Image SwimmingSwimming is DAY 5 of 60
Image Swimming is a term I invented for a series of literary meditations inspired by visual work — in this case, the work of Deborah Koff Chapin, creator of Soulcards. I’m using the cards from Deck 2. Please visit https://touchdrawing.com/ for more on this transformative process.
In the spring of 1997, I was in the last throes of a dramatic legal battle with my ex over money. We had divorced in 1994, but there remained a big conflict to resolve. It was a brutal time, and I did what I do during such times…I found a way to ritualize my way through it.
I signed up for a vision quest held in Eastern Washington. I bought all my gear: stainless steel water bottle, tent, rain gear, whistle, everything on the list. I prepared to eat very sparingly for three days. I brought with me a ziplock sandwich bag of almonds soaking in water which would serve as my source of nourishment.
The day finally came, and I left my home for this five-day adventure. Once we arrived at our base camp (the drive, the bus, and the hike took around twelve hours), we checked in with one another around the fire, shared our intentions, and then we enjoyed what would be our last normal meal for the next three days before going to sleep. Except I didn’t really sleep. There were rocks poking up into my back and I alternated between being too cold then too hot, all night long. I thought to myself, “This was a terrible idea.”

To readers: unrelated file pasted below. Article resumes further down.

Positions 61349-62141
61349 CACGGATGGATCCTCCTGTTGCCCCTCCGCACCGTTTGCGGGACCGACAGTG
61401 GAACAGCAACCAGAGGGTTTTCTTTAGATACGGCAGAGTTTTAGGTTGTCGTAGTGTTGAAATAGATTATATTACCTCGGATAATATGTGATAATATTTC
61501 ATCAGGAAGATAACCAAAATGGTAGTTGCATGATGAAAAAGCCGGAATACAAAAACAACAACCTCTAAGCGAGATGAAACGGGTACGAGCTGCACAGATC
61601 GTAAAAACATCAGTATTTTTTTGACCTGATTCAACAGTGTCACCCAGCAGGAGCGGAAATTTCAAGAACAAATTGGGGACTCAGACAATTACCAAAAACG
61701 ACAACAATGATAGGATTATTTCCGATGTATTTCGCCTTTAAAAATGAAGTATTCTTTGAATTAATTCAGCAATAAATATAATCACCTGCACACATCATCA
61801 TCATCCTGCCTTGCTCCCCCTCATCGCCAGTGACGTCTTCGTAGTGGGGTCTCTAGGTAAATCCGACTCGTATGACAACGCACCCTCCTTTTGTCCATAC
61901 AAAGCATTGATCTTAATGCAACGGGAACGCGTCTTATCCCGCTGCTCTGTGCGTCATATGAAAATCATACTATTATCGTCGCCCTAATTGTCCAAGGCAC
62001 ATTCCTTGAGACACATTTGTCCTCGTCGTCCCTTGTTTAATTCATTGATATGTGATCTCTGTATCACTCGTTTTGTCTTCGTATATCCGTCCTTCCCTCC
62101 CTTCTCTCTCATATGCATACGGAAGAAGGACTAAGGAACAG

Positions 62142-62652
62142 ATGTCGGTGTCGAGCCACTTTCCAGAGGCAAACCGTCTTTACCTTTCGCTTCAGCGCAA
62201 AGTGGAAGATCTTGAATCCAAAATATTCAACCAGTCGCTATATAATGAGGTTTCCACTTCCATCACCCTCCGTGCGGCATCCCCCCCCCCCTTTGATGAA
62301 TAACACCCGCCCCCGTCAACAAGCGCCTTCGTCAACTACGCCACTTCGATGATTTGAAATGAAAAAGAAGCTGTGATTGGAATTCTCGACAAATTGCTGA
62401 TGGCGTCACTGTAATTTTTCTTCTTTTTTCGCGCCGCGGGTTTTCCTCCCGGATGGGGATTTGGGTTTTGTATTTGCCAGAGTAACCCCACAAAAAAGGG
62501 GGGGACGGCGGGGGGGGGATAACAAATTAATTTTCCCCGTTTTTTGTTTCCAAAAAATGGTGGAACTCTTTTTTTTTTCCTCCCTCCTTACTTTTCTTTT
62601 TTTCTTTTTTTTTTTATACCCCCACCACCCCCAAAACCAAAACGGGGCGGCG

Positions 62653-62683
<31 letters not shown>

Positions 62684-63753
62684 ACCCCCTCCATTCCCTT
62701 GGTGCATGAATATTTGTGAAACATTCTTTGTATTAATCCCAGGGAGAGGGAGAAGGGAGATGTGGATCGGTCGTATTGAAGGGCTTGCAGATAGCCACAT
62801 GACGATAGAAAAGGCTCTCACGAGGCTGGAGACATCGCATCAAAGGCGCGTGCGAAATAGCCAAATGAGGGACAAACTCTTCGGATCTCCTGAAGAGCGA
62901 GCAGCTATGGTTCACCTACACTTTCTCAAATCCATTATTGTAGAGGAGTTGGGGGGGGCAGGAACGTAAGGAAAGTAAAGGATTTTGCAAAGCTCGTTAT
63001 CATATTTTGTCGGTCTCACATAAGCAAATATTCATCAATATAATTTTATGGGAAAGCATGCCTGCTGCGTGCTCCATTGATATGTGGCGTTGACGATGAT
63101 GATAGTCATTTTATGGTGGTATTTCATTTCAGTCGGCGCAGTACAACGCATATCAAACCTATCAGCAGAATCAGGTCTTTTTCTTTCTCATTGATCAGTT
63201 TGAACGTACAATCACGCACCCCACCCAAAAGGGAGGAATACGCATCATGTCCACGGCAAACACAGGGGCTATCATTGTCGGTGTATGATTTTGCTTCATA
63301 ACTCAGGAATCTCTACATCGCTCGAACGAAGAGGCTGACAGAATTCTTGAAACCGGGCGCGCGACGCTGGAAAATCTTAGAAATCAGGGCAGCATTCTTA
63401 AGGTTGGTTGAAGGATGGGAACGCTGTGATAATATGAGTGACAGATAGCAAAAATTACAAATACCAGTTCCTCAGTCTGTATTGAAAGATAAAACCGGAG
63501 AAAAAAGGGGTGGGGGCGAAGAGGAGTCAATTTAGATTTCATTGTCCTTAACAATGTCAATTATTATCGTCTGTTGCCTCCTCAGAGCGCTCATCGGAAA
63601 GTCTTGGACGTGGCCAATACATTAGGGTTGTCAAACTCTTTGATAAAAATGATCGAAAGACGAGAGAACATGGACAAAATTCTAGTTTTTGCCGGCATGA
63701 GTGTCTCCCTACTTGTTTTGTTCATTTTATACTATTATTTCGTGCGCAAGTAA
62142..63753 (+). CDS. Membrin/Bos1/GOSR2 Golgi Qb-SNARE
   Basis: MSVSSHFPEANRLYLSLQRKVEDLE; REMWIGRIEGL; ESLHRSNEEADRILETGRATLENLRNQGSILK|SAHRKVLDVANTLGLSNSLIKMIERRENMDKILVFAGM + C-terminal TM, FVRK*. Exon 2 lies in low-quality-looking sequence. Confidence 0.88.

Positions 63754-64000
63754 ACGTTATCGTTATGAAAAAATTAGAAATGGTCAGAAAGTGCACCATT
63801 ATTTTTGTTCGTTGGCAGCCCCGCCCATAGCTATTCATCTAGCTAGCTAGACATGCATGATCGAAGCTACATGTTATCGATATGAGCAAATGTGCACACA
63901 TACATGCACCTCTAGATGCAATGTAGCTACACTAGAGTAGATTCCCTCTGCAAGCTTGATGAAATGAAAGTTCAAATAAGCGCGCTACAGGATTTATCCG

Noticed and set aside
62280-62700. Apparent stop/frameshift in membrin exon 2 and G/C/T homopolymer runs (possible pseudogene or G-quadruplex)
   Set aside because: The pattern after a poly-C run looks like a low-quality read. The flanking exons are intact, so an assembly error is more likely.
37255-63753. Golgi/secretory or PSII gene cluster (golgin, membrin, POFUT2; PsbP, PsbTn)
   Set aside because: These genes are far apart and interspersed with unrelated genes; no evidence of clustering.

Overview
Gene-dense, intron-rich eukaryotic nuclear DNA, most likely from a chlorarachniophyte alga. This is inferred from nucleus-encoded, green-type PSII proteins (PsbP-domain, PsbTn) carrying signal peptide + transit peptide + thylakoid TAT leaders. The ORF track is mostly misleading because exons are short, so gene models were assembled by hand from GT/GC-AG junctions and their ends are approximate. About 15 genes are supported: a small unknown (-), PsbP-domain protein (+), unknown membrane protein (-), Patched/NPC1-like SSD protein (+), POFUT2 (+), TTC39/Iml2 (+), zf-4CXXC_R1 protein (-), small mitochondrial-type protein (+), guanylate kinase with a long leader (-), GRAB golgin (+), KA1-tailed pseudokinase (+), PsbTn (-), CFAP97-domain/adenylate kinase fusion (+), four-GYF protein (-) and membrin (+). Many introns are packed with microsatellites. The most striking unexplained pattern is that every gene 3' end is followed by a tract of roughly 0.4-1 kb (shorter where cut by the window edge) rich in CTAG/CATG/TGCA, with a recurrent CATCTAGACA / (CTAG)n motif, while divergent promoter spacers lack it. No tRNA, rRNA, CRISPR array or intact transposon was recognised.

Morning came and, grumpy as I was, I had to admit how wonderful it was to inhale the crystal clean, sage-scented air. Our leader reminded us what we were there for and laid out the parameters. We could come back to base camp any time we wanted, but we were encouraged to sit with whatever came up. Wisdom comes not from caving in to our unconscious reactions, but from anchoring ourselves in stillness when the emotional winds blow. Pay attention. If we did get into trouble, however, we could always blow the whistle and she’d come find us. We tested our whistles.